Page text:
Since there was debt because of the war, the economy was already very bad in Britain – therefore they taxed the colonies. When the colonies started boycotting British products and threatened to stop trading with them all together, it was successful because Britain’s economy wasn’t strong enough to handle those things. The merchants in Britain couldn’t afford to have trade with America end. If the British merchants were hurt, this would thus hurt The economy as a whole in Britain. In later decades, in the War of 1812, America would try to stop trade with Britain again using a method called embargo, which would not be effective because they did not have the debt that the War had caused.
During the colonial era of America, Great Britain was able to reek the benefits of this royal colony’s success. This was in large part due to the fact that Britain was able to integrate this society into its imperial system. English leaders understood that the American colonies represented a marketplace for goods, a safety valve, and a place in which competition flourished with other leading empires. One of the most important reasons why Great Britain established colonies in America was to create another form of revenue.
As a result of this tax, colonists in Boston rioted and destroyed the house of the stamp distributor. News of the protests spread and inspired other colonies to protest. As the taxes angered more of the colonists, they began to boycott all British goods. Boycotting of British goods and ending trade with the colonists would greatly hurt the economy in Britain. When the colonists started to boycott, Britain's economy was not strong enough to sustain itself without trade with the colonies.
From the seventeenth to the eighteenth century, the British Empire was the biggest power in the world. Some said that the sun never set on the British Empire because of its greatness, and Britain wanted to continue growing. To do this they tried to regulate trade to favor them. This principle of creating a favorable export and import balance is mercantilism. Mercantilism shaped the life of eighteenth century Colonial America by regulating their trade, by economically weakening them and putting them in debt, and by socially creating the tensions that led to the Revolutionary War.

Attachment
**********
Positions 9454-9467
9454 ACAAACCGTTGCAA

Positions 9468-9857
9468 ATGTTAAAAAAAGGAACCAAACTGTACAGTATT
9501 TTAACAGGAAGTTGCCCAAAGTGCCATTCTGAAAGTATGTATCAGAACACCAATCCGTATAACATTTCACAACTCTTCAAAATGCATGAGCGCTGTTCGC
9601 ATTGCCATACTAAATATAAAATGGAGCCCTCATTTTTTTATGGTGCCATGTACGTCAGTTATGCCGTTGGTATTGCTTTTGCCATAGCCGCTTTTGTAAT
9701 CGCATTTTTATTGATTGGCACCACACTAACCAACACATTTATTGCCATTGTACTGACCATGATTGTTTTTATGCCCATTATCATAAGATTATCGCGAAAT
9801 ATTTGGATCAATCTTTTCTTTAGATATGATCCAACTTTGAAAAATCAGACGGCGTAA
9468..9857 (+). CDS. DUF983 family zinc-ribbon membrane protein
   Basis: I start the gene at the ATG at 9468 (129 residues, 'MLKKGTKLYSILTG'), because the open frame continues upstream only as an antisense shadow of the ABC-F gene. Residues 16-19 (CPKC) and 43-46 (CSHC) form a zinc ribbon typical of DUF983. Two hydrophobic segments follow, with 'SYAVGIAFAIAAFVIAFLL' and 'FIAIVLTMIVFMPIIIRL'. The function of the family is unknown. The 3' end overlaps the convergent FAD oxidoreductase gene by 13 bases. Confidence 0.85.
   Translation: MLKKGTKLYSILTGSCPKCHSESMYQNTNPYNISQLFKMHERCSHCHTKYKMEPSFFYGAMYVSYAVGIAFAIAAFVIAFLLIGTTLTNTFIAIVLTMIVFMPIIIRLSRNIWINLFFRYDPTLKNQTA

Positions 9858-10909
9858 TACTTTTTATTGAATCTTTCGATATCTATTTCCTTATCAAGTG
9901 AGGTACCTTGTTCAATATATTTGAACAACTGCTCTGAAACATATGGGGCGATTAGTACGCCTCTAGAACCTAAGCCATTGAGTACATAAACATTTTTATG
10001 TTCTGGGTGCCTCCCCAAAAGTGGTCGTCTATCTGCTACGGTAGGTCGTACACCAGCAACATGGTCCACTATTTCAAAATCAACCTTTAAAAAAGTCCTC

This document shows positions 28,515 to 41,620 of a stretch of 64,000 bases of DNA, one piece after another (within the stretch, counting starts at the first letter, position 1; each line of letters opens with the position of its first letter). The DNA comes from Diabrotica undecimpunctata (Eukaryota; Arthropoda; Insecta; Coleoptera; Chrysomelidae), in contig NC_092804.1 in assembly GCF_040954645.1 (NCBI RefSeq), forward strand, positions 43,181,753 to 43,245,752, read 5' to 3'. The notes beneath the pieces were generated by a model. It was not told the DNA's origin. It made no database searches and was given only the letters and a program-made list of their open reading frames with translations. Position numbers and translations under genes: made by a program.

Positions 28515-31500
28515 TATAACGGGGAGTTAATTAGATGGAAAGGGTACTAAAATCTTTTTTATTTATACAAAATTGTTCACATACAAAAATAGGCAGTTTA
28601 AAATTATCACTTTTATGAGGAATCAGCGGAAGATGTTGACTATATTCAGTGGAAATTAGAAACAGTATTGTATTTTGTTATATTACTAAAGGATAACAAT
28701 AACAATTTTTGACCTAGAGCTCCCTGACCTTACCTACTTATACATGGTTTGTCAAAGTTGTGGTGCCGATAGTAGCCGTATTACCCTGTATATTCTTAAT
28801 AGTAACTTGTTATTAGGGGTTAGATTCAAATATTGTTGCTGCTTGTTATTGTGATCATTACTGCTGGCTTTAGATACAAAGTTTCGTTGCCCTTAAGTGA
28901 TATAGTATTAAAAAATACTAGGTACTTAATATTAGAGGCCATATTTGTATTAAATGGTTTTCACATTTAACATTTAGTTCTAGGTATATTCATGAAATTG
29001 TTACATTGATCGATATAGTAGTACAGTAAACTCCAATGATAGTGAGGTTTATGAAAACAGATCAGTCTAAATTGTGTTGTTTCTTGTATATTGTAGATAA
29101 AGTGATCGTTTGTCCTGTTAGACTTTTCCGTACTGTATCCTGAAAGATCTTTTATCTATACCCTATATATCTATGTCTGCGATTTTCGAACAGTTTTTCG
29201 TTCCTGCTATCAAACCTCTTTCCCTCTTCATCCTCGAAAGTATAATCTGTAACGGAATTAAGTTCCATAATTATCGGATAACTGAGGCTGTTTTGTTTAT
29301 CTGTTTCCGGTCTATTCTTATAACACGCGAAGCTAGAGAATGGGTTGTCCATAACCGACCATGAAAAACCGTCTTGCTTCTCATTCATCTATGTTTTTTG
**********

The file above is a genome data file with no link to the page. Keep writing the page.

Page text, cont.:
(Doc.1) Along with all the diverse raw materials, Britain would have a large market to sell finished goods, fueling Imperialism. (Doc. 1) The island had obstruct waterways so it was well protected. (Doc.4) Great Britain had good ports and access to the Atlantic Ocean.
Although the British proved to be triumphant in the war, they lost a lot of money and a lot of soldiers. During the course of the years, Britain wanted economic relief and turned to the colonies. After the War, amplified British taxation on the colonies ruined the relationship that they had with the colonies. The British said the taxation
Much of the population became farmers which provided imports to England. This helped to build a strong bond between Britain and America. The British relied strongly on colonial imports. Macmillan Learning states, “Despite the many differences among the colonists, the consumption of British exports built a certain material uniformity across region, religion,